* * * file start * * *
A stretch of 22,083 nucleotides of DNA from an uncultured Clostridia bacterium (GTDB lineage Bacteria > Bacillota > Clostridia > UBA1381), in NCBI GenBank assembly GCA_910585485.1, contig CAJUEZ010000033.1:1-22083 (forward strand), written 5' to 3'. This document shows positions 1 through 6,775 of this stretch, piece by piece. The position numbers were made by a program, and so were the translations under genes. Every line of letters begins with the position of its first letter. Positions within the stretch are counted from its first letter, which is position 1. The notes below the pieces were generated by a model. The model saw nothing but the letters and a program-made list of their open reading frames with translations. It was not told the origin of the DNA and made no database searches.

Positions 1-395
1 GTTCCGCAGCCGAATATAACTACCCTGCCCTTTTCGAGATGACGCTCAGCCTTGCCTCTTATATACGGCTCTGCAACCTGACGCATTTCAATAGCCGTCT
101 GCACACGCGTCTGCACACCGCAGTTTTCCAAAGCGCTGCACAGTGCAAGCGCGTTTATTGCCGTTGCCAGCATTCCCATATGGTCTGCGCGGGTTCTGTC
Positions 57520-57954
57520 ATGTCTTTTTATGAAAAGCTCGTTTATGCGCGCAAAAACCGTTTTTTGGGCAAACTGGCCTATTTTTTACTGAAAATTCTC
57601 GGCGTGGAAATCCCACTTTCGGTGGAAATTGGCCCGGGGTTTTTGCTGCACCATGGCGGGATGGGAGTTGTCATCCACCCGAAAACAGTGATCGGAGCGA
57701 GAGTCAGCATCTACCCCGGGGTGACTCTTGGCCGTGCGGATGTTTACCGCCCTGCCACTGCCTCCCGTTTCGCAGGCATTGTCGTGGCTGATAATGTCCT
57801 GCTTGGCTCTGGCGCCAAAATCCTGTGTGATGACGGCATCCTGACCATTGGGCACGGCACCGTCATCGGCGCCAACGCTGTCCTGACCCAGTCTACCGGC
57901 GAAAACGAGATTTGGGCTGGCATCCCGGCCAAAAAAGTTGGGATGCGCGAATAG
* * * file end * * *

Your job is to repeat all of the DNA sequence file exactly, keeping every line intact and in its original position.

A stretch of 22,083 nucleotides of DNA from an uncultured Clostridia bacterium (GTDB lineage Bacteria > Bacillota > Clostridia > UBA1381), in NCBI GenBank assembly GCA_910585485.1, contig CAJUEZ010000033.1:1-22083 (forward strand), written 5' to 3'. This document shows positions 1 through 6,775 of this stretch, piece by piece. The position numbers were made by a program, and so were the translations under genes. Every line of letters begins with the position of its first letter. Positions within the stretch are counted from its first letter, which is position 1. The notes below the pieces were generated by a model. The model saw nothing but the letters and a program-made list of their open reading frames with translations. It was not told the origin of the DNA and made no database searches.

Positions 1-395
1 GTTCCGCAGCCGAATATAACTACCCTGCCCTTTTCGAGATGACGCTCAGCCTTGCCTCTTATATACGGCTCTGCAACCTGACGCATTTCAATAGCCGTCT
101 GCACACGCGTCTGCACACCGCAGTTTTCCAAAGCGCTGCACAGTGCAAGCGCGTTTATTGCCGTTGCCAGCATTCCCATATGGTCTGCGCGGGTTCTGTC
Positions 57520-57954
57520 ATGTCTTTTTATGAAAAGCTCGTTTATGCGCGCAAAAACCGTTTTTTGGGCAAACTGGCCTATTTTTTACTGAAAATTCTC
57601 GGCGTGGAAATCCCACTTTCGGTGGAAATTGGCCCGGGGTTTTTGCTGCACCATGGCGGGATGGGAGTTGTCATCCACCCGAAAACAGTGATCGGAGCGA
57701 GAGTCAGCATCTACCCCGGGGTGACTCTTGGCCGTGCGGATGTTTACCGCCCTGCCACTGCCTCCCGTTTCGCAGGCATTGTCGTGGCTGATAATGTCCT
57801 GCTTGGCTCTGGCGCCAAAATCCTGTGTGATGACGGCATCCTGACCATTGGGCACGGCACCGTCATCGGCGCCAACGCTGTCCTGACCCAGTCTACCGGC
57901 GAAAACGAGATTTGGGCTGGCATCCCGGCCAAAAAAGTTGGGATGCGCGAATAG